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Canada’s federal government proposed on Monday steps to develop an emissions cap for the oil and gas sector, the largest contributor to the country’s greenhouse gas emissions.
The plan drew criticism from the government of the key oil and gas-producing province, Alberta, which said it would not accept a plan from the federal government interfering with its ability to develop energy resources.
In a discussion document published this week, Canada seeks input by September 30, 2022, on two proposed ways to cap emissions from the oil and gas industry. One option is to introduce a cap-and-trade system under the Canadian Environmental Protection Act that sets regulated limits on emissions from the sector. The other is to modify the carbon pricing benchmark requirements for heavy emitters to create price-driven incentives to reduce emissions to levels corresponding to the cap.
The oil and gas sector is Canada’s largest source of greenhouse gas emissions, accounting for around 27 percent of total national emissions in 2020, the Canadian government said.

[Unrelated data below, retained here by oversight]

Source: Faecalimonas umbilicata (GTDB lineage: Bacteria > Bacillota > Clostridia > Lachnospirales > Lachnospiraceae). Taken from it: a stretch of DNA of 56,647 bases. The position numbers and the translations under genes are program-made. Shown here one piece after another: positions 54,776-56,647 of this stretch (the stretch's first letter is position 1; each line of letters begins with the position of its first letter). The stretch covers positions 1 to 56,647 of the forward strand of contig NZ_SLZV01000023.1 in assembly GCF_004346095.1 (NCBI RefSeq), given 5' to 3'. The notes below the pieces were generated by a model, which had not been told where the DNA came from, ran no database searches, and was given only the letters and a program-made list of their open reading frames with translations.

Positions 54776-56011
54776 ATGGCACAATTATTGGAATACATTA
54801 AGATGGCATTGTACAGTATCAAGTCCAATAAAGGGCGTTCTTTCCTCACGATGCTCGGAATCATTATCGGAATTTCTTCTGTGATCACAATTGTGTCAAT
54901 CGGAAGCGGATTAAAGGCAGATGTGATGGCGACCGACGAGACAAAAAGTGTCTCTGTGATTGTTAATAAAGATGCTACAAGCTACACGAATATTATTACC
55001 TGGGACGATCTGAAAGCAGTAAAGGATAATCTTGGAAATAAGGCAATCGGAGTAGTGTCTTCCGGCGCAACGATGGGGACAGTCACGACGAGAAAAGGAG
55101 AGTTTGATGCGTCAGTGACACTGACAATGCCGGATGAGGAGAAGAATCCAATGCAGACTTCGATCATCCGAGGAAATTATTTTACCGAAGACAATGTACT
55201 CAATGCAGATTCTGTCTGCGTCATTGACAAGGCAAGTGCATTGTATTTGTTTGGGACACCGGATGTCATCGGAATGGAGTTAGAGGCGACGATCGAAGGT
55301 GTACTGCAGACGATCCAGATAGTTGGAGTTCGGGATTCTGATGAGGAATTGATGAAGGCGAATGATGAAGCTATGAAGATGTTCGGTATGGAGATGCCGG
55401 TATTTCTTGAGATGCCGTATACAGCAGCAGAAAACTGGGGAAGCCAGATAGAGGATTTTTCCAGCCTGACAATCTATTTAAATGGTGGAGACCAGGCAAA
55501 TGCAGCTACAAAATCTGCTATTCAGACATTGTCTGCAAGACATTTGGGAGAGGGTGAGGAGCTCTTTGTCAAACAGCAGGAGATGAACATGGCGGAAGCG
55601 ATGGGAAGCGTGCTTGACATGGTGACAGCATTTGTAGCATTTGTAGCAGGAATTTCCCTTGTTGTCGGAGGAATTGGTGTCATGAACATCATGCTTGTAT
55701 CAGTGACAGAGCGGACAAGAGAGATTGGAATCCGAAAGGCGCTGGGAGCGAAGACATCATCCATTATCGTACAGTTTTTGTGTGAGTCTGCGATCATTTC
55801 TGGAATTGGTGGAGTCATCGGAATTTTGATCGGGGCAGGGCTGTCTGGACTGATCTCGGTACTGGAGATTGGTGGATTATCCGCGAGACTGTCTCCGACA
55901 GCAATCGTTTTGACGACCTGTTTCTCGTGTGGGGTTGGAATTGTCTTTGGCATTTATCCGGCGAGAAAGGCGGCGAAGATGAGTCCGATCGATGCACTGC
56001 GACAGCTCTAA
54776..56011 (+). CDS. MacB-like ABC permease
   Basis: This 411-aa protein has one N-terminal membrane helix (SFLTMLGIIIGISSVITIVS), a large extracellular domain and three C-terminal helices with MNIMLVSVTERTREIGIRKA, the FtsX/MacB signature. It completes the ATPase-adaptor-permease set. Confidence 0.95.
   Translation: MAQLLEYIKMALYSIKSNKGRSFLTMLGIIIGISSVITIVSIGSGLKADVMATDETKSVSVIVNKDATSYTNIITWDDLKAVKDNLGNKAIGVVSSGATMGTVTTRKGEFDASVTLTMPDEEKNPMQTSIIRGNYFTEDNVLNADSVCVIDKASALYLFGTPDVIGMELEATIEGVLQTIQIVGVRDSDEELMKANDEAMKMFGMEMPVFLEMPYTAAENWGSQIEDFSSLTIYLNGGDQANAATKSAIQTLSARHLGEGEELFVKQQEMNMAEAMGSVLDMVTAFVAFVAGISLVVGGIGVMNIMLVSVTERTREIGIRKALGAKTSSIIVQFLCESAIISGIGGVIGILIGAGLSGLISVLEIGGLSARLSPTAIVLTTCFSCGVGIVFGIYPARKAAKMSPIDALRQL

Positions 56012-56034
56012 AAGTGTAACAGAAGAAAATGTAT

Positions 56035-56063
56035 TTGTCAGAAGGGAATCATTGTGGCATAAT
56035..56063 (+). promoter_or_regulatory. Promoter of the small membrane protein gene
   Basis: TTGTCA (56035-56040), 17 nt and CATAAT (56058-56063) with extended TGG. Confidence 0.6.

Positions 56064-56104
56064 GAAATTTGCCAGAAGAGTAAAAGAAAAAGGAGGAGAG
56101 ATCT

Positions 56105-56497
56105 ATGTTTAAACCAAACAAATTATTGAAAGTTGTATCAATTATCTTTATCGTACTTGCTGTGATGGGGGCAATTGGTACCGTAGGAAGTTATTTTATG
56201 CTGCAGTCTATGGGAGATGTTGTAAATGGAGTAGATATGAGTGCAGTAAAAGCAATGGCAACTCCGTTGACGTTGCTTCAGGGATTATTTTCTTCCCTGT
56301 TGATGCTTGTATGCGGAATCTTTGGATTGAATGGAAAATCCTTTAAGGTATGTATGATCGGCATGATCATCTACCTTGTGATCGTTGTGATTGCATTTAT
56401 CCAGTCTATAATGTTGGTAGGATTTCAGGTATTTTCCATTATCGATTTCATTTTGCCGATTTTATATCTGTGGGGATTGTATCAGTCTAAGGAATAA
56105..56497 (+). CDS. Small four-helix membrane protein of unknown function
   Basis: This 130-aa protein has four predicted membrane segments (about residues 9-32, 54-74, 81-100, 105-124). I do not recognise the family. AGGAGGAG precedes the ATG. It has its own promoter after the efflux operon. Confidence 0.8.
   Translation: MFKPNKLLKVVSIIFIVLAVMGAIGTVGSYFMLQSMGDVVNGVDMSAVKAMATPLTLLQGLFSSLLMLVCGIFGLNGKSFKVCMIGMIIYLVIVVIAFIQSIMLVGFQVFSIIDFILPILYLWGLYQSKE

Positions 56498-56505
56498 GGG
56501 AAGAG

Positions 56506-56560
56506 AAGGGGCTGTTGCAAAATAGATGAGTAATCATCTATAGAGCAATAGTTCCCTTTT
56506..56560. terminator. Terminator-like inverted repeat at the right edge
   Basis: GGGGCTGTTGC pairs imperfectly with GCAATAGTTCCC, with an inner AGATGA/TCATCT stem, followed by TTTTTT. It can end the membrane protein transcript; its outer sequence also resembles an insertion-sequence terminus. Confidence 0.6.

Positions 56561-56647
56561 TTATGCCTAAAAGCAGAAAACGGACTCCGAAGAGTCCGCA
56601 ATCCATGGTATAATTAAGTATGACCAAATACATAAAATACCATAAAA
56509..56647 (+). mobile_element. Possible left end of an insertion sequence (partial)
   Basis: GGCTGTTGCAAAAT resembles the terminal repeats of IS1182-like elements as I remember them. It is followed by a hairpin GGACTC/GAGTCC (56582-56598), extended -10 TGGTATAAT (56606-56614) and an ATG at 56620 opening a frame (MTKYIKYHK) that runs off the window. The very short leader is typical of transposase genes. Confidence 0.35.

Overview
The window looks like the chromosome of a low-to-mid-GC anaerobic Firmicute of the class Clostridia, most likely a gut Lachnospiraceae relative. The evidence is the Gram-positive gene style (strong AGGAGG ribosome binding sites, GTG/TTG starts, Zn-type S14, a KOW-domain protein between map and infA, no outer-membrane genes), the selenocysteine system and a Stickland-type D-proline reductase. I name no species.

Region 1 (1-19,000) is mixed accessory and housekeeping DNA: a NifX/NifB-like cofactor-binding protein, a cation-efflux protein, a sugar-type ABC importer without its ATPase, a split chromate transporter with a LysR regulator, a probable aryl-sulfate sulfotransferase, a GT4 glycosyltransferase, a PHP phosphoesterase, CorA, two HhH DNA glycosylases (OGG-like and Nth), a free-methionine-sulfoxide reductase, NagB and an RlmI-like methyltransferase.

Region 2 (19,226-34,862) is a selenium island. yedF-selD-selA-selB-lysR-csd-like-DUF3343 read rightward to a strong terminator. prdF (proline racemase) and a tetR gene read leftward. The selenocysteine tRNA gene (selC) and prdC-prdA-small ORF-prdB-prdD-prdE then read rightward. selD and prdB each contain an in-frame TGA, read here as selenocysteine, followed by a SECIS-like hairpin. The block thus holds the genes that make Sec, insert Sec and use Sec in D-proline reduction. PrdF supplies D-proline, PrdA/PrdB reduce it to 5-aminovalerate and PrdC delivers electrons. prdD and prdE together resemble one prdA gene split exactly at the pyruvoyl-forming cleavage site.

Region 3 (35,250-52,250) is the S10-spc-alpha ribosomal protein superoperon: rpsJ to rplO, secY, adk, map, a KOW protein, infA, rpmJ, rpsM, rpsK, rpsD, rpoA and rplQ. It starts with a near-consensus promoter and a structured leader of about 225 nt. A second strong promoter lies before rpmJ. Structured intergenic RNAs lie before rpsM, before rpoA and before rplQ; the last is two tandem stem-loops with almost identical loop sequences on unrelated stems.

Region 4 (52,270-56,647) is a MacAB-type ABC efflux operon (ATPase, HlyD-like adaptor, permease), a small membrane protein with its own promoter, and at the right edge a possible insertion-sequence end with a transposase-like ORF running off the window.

“True global energy security and affordability can only come with reduced emissions. With this cap, we will work with industry, provinces, Indigenous groups, civil society, and others to take action on drawing down the emissions from oil and gas production,” said Steven Guilbeault, Canada’s Minister of Environment and Climate Change.
But Alberta said, via Minister of Environment and Parks, Whitney Issik, and Minister of Energy Sonya Savage, that it “will not accept any plan from the federal government that seeks to interfere in our constitutionally protected ability to develop our resources. Provinces are the owners of these natural resources, which have been responsibly managed on behalf of Canadians for decades.”
“Alberta is fully prepared to engage in meaningful and productive discussions with the federal government on ways we can reduce emissions – yet we have not been given that chance,” the ministers said.
Alberta already has a limit on oil sands emissions, and the Pathways Alliance is targeting net zero by 2050. In addition, methane has been reduced from the upstream oil and gas sector by nearly 35 percent since 2014, and Alberta has the fastest-growing renewable energy sector in Canada, the Alberta government says.
By Tsvetana Paraskova for Oilprice.com
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